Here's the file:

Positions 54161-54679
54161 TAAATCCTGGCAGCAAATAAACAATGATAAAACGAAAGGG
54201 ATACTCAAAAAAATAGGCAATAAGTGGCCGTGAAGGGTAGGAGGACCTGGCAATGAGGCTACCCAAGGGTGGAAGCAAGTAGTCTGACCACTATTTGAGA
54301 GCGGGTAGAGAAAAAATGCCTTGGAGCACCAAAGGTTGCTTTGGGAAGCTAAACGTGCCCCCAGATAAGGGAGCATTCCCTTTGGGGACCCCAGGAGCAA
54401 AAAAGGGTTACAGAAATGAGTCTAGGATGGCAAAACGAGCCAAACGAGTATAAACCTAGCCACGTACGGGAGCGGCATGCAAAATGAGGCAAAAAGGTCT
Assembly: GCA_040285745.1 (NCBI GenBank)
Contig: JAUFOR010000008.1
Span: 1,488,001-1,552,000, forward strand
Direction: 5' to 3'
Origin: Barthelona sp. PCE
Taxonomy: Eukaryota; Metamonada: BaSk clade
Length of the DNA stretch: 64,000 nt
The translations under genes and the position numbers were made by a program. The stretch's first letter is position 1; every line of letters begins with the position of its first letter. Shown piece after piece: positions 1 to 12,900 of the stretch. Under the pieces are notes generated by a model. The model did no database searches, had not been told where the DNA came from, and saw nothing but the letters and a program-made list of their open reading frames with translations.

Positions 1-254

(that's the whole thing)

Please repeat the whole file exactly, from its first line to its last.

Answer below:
Positions 54161-54679
54161 TAAATCCTGGCAGCAAATAAACAATGATAAAACGAAAGGG
54201 ATACTCAAAAAAATAGGCAATAAGTGGCCGTGAAGGGTAGGAGGACCTGGCAATGAGGCTACCCAAGGGTGGAAGCAAGTAGTCTGACCACTATTTGAGA
54301 GCGGGTAGAGAAAAAATGCCTTGGAGCACCAAAGGTTGCTTTGGGAAGCTAAACGTGCCCCCAGATAAGGGAGCATTCCCTTTGGGGACCCCAGGAGCAA
54401 AAAAGGGTTACAGAAATGAGTCTAGGATGGCAAAACGAGCCAAACGAGTATAAACCTAGCCACGTACGGGAGCGGCATGCAAAATGAGGCAAAAAGGTCT
Assembly: GCA_040285745.1 (NCBI GenBank)
Contig: JAUFOR010000008.1
Span: 1,488,001-1,552,000, forward strand
Direction: 5' to 3'
Origin: Barthelona sp. PCE
Taxonomy: Eukaryota; Metamonada: BaSk clade
Length of the DNA stretch: 64,000 nt
The translations under genes and the position numbers were made by a program. The stretch's first letter is position 1; every line of letters begins with the position of its first letter. Shown piece after piece: positions 1 to 12,900 of the stretch. Under the pieces are notes generated by a model. The model did no database searches, had not been told where the DNA came from, and saw nothing but the letters and a program-made list of their open reading frames with translations.

Positions 1-254